While FileMaker does not provide for true iterators within its calculation engine, it does provide the Loop [] script step within its scripting engine. The following convention applies to iterations based on walking across data that may be contained within a variable.

The following convention is similar to that of a For loop within other languages.

Script steps for a For loop
Set Variable [ $itemCount ; ValueCount ( $someVariableWithListContent ) ]
  Exit Loop If [ Let ( $i = $i + 1 ; If ( $i > $itemCount ; Let ( $i = Null ; True ) ) ) ]
  Set Variable [ $topValue; Value:GetValue ( $someVariableWithListContent ; $i ) ]
  # Do steps here
End Loop

The efficiency of this convention is such that the counter, the exit condition and the counter reset are maintained within the same calculation dialog box - all within the Exit Loop If step.

Using $i vs. $counter

Any value can be used for the counter within a data loop. This standard does not enforce the use of $i as your variable name for the counter, however, it is suggested. The use of $i as a convention is simply a matter of what is commonly used by many other programming languages. You can certainly use $n, $counter or any other variation desired. Simply make sure this same variable is not used within an embedded loop.



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  1. The For-like Exit Loop If condition wrapping the steps of incrementing the iterator and testing the exit condition in one calculation strikes me as a best practice rather than a standard.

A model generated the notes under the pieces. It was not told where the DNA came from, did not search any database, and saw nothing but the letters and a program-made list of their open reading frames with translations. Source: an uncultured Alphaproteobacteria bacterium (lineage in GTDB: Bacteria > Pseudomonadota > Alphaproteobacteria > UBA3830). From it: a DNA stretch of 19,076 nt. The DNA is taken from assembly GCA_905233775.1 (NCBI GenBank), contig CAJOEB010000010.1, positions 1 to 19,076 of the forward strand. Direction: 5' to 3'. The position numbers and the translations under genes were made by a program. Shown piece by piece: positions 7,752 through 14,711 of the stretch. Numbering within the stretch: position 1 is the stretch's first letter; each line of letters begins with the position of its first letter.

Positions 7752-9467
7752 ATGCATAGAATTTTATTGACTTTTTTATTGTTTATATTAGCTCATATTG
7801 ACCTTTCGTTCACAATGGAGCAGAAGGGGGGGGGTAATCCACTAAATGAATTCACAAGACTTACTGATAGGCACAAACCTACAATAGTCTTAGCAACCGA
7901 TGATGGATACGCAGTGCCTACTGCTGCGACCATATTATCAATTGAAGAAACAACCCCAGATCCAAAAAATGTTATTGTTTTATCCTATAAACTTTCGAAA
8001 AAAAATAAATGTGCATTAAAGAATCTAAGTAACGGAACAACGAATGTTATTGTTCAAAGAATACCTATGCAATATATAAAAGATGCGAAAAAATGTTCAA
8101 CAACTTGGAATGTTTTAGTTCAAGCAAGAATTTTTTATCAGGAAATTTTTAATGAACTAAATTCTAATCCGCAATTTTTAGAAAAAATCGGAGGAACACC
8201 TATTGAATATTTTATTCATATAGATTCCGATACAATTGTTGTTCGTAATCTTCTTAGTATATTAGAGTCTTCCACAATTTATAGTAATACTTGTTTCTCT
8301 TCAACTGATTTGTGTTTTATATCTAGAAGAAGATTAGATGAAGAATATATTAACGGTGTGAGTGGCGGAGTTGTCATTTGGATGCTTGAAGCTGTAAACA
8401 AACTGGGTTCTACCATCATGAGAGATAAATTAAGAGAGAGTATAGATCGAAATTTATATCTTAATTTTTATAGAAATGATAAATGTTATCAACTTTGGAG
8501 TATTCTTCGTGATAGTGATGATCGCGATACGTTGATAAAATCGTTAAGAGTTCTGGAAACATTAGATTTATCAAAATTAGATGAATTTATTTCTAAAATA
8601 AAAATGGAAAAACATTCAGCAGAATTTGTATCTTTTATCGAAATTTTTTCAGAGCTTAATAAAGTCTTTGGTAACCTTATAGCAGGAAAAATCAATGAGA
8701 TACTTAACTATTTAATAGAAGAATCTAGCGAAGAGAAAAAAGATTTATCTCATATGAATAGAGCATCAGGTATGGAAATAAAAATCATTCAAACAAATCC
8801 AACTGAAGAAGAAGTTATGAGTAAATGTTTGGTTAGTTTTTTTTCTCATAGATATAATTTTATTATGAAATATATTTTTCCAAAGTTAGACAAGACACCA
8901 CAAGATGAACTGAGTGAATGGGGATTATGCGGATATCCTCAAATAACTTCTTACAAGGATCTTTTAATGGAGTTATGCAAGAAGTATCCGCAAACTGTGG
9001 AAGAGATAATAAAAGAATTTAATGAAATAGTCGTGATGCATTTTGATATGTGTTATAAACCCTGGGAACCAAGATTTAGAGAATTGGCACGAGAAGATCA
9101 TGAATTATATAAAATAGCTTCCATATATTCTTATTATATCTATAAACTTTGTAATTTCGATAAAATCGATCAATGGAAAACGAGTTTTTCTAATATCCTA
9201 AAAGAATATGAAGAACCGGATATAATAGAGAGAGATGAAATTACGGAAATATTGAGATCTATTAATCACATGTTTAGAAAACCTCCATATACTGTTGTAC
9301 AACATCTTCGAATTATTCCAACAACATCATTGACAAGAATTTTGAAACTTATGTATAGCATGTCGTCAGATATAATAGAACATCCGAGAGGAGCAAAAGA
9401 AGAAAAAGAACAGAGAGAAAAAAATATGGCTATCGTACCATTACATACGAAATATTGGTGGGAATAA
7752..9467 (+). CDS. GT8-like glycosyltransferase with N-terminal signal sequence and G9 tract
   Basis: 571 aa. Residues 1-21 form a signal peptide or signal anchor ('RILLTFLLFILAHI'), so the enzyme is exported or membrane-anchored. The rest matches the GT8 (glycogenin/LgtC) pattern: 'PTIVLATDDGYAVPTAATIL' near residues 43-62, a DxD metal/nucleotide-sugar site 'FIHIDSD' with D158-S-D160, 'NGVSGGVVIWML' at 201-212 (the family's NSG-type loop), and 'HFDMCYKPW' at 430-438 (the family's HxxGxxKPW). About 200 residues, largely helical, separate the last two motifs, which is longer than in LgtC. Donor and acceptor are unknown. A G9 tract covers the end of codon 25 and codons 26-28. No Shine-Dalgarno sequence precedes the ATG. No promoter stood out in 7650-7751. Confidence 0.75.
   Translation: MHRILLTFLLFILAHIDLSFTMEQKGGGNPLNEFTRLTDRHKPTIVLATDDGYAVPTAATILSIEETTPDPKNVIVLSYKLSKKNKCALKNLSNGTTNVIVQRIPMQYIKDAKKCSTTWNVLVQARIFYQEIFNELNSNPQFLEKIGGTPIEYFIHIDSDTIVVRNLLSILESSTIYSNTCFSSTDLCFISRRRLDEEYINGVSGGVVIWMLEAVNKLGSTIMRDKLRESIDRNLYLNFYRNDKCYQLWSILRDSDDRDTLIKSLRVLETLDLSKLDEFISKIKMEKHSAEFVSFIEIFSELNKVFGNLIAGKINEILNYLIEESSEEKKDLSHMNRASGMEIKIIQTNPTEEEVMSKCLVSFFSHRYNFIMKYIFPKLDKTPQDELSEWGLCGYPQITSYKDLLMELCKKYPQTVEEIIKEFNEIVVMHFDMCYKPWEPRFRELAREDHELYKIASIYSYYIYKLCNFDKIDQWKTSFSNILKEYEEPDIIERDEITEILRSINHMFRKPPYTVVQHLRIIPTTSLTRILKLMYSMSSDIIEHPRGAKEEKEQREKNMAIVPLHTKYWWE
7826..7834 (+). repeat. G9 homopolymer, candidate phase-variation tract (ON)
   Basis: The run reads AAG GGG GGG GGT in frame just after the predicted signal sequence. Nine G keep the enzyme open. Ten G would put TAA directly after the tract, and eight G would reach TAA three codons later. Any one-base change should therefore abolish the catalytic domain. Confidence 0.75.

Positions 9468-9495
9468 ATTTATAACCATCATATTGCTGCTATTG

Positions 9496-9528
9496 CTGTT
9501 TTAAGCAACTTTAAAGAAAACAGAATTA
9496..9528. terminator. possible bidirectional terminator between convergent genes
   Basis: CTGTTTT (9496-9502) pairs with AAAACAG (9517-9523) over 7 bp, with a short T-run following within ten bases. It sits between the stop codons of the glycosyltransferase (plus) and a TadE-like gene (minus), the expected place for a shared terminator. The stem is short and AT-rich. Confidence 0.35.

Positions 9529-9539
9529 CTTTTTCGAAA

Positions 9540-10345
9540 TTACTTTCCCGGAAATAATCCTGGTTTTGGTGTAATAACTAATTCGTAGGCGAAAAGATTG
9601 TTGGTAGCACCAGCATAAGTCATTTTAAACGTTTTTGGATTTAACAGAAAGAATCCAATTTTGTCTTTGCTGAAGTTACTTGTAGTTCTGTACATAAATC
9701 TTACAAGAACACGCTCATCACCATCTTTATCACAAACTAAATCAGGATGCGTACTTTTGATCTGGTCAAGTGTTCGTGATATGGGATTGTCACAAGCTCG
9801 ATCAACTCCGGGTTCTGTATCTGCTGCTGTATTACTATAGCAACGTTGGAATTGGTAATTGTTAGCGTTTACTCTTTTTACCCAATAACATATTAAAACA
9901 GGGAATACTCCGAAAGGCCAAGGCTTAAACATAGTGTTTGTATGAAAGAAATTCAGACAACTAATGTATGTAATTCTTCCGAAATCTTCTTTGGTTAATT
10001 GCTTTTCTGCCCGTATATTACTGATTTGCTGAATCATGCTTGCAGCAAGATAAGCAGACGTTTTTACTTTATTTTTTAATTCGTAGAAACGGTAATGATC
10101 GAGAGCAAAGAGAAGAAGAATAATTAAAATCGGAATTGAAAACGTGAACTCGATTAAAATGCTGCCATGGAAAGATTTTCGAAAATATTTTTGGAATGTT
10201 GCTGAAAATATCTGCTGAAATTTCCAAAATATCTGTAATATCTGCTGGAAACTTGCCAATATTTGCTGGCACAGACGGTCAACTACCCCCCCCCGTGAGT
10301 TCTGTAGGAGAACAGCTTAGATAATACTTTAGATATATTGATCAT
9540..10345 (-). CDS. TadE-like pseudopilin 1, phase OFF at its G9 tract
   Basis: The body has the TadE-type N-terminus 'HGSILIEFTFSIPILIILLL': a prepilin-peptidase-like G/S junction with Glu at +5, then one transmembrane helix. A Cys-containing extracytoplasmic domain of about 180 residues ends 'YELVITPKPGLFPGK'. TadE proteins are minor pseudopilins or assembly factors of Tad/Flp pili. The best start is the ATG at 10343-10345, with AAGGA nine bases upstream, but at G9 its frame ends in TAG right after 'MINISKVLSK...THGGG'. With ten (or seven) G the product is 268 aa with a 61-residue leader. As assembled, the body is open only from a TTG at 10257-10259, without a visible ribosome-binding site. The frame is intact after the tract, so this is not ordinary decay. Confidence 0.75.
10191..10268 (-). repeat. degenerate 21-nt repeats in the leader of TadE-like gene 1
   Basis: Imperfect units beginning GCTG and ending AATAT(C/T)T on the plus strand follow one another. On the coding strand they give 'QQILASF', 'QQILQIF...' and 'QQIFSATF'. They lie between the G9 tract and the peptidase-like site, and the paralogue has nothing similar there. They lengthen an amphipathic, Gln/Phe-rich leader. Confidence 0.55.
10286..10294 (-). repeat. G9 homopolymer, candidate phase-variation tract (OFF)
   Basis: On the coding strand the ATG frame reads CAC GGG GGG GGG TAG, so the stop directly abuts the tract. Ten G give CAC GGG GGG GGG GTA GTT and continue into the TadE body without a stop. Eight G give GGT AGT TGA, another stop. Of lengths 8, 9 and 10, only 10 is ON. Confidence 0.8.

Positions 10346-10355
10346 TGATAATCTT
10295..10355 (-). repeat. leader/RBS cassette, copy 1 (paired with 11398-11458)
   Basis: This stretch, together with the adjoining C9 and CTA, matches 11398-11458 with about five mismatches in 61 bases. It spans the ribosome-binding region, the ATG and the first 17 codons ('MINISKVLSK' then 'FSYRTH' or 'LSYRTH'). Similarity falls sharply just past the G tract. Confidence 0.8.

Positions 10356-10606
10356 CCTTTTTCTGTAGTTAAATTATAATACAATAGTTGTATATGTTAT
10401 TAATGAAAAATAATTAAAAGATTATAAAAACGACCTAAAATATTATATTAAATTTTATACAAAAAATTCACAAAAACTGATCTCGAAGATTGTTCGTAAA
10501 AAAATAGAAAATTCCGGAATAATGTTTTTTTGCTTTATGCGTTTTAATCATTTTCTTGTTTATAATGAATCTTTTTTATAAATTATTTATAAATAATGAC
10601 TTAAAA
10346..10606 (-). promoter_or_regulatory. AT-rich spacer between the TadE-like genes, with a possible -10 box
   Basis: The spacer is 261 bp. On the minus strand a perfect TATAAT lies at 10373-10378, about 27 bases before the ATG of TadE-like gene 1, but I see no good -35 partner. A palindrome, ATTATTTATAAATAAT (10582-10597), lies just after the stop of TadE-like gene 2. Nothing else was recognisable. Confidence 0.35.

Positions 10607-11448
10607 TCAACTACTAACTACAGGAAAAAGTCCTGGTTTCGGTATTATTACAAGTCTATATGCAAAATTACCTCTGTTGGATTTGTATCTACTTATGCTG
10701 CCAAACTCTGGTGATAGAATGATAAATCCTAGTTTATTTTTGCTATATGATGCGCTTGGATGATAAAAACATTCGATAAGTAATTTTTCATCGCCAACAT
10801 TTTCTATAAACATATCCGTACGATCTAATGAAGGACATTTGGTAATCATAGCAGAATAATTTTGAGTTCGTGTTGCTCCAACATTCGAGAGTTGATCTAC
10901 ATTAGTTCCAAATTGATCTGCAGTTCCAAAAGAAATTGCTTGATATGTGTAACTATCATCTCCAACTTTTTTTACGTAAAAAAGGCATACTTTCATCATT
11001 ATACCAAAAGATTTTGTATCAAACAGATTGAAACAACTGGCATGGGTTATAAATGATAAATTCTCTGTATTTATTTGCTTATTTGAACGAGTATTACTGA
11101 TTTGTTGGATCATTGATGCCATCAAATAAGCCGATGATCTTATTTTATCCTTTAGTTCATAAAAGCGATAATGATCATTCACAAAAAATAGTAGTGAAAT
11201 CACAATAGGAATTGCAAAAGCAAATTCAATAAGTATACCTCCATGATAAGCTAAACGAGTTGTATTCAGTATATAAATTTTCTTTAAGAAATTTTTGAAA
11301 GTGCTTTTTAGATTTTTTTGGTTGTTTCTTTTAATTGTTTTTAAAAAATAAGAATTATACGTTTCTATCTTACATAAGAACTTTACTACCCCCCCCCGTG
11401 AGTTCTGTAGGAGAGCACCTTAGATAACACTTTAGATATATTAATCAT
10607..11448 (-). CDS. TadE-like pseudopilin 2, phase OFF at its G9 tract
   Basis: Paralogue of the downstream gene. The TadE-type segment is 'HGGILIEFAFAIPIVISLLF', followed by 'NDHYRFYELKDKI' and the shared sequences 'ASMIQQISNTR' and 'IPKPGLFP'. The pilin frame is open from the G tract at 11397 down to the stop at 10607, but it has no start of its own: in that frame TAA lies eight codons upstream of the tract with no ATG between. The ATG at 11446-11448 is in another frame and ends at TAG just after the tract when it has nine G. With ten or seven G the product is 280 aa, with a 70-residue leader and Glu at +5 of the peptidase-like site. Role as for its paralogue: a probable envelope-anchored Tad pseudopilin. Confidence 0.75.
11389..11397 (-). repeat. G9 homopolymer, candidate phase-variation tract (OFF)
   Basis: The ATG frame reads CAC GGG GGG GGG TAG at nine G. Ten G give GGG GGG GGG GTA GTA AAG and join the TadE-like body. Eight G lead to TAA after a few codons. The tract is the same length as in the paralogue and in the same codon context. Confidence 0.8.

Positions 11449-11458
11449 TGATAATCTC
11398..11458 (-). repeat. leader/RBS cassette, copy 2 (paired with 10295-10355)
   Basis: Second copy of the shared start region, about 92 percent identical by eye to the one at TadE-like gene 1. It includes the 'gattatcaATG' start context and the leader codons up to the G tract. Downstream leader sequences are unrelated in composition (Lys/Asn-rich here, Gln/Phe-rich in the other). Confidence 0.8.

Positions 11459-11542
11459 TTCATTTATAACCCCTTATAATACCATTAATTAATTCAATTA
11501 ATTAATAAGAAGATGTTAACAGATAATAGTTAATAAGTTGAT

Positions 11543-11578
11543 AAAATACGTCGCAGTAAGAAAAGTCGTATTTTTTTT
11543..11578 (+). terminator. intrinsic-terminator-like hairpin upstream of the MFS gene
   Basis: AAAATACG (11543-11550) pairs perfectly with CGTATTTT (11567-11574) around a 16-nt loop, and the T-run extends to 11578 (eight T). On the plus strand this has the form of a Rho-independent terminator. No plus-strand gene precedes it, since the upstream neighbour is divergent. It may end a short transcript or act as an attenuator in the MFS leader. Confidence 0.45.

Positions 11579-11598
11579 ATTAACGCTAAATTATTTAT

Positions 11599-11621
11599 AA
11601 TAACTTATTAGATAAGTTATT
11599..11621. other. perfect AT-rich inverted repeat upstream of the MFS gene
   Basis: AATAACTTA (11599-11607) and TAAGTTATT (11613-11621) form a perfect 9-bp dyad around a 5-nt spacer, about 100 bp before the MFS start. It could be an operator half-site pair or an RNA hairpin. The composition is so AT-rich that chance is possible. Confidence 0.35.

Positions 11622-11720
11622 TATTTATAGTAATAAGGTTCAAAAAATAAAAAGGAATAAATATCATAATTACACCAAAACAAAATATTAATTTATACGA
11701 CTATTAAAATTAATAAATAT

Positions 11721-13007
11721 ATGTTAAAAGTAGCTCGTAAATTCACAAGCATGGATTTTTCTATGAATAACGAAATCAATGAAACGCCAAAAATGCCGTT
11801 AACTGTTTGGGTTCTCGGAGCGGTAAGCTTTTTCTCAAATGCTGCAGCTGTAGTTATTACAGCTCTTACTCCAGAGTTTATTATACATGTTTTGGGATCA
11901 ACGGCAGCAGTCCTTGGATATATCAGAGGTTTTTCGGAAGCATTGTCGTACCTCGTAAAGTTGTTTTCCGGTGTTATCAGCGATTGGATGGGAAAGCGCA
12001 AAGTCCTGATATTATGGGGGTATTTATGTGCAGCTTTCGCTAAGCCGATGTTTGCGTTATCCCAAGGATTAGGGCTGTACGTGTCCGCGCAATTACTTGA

1. I agree with that to an extent.

      Here's the reason I put it here. When it comes to standards within other languages, I'm thinking of PHP/Pear here, the language itself provides a variety of methods for accomplishing the same thing - think For vs. While.

      Typically, the standards within a framework, ala Pear, versus any language standards, are an extension beyond the language standards for the sake of coherency across different solutions within that framework.

      Reference: Pear control structure standards

      For that reason, and because FileMaker only has a limited number of ways you can perform a data loop, I figured it would be nice to be able to see this type of structure from solution to solution.

      It truly is the most compact and readable method of doing a data loop that I've seen - thanks to Corn at Proof.

      However, if concensus is that this is more of a Best Practices then I'm cool with moving it there.

    2. I would have to agree that combination of the steps may not always be the best. There are many who develop in FIleMaker that for whatever reason or another can't comprehend that step where those who use PHP or C++ flavors get it right away.

      The part that I absolutely agree with is the use of the exit step as the very first thing. This does help prevent many instances where the exit condition may equal zero and prevent an infinite spin creating new records. Of course it's not failsafe, but it does add another layer of protection.

      One last question: why the use of a function to compare against an exit condition that does not change during loop iterations? While a small gripe, it just seems as if those calls could be prevented by setting a $var before the Loop starts.